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November 15, 2013
Since the beginning of human civilization, men have been the dominant sex. But now, for the first time, a host of indicators suggest that women are not only achieving equality with men but are fast emerging as the more successful sex of the species. Whether in education, employment, personal health or child rearing, statistics point to a rise in the status and power of women at home, in the workplace, and in traditional male bastions such as politics. But are men, and the age-old power structures associated with “maleness,” permanently in decline? Or do men still retain significant control over the workplace, the family and society at large, including women? In sum, where are the sexes headed in the 21st century?
To find out, the Munk Debates will move the motion: be it resolved men are obsolete...
PRO gains 28%. PRO wins
“Women are not just catching up anymore; they are becoming the standard by which success is measured.”
“So now that women don’t need men to reproduce and refinance, the question is, will we keep you around? And the answer is, ‘You know we need you in the way we need ice cream — you’ll be more ornamental.’ ”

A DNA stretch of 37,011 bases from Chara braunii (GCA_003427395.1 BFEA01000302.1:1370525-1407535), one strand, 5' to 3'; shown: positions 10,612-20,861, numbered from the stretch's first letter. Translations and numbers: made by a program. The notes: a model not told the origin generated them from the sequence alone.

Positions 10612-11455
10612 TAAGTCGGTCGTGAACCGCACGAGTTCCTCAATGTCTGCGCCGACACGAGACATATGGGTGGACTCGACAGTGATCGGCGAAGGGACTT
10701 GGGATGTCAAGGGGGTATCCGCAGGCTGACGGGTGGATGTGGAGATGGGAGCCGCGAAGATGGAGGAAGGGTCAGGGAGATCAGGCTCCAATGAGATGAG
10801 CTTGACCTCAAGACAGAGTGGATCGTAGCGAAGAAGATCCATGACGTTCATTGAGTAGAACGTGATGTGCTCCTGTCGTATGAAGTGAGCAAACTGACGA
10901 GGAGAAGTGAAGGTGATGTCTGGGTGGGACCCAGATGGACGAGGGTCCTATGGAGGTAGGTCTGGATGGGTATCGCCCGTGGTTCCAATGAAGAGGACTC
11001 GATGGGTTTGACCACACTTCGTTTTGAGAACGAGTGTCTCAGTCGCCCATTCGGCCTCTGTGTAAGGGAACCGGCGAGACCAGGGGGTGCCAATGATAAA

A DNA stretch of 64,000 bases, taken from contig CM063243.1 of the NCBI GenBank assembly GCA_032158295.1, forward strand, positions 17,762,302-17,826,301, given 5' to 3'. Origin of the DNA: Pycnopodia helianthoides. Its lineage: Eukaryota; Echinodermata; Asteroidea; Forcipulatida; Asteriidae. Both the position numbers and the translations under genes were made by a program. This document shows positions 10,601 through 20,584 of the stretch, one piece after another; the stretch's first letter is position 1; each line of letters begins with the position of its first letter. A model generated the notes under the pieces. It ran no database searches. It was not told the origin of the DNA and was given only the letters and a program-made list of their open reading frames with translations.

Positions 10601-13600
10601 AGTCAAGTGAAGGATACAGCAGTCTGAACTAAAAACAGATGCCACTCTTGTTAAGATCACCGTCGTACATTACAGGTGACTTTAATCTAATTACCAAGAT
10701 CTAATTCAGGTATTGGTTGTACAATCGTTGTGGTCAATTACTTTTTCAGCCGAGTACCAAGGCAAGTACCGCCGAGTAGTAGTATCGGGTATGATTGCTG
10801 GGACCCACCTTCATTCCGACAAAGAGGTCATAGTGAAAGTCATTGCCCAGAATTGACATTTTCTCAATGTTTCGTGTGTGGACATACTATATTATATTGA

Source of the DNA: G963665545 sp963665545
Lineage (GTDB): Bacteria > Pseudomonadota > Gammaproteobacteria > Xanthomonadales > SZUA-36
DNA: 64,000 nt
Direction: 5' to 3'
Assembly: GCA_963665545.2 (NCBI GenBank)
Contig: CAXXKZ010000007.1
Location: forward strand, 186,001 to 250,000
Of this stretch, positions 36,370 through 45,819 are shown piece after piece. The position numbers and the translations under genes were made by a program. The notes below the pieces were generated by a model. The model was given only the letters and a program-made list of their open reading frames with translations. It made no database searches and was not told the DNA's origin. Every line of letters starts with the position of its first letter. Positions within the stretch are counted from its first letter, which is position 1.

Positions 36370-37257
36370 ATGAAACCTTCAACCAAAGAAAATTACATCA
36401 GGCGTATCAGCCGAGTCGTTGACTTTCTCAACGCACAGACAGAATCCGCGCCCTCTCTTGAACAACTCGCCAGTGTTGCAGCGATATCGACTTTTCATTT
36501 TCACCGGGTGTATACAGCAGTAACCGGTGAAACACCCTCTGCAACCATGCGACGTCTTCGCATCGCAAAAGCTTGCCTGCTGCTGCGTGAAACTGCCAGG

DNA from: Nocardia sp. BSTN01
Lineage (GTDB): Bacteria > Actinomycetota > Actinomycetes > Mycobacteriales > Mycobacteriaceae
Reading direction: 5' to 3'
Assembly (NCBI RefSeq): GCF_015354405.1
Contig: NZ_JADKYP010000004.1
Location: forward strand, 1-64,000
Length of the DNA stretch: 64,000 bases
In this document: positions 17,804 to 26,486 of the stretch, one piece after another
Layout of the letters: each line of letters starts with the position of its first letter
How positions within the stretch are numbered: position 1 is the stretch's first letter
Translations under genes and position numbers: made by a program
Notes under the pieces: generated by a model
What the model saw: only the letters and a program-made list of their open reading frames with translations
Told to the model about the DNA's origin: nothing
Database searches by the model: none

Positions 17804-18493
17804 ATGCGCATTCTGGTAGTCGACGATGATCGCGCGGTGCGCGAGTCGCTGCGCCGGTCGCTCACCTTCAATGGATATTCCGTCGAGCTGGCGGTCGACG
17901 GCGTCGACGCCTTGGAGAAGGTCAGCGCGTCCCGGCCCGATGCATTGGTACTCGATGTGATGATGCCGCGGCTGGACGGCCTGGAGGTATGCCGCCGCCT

“One of the first rules of any useful kind of feminism is to politely but firmly say "Not today, dear," to any woman quacking on about how men are the enemy.”
“Feminism was always wrong to pretend that women could ‘have it all.’ It is not male society but mother nature who lays the heaviest burden on woman.”
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In the introduction to this debate, the moderator describes the decline of men, in part, as the presence of women in “once all male bastions such as politics and business.”
Be it resolved that men are obsolete. That was the question last week at a high spirited edition of Toronto’s celebrated Munk Debates. Hanna Rosin and Maureen Dowd said, “OMG Yes!” Camille Paglia and Caitlin Moran: "No way!"
This was a stirring, fun debate, and I was surprised at how little true disagreement there was between the two sides. Pretty quickly the conversation coalesced into an elegy for the working man...
The debaters were witty and articulate, but their claims were often contradictory. While the audience may have had fun, they received little accurate information.
September 17, 2013
Hanna Rosin, Maureen Dowd, Caitlin Moran, and Camille Paglia convene in Toronto, Canada, to debate gender relations in the 21st century.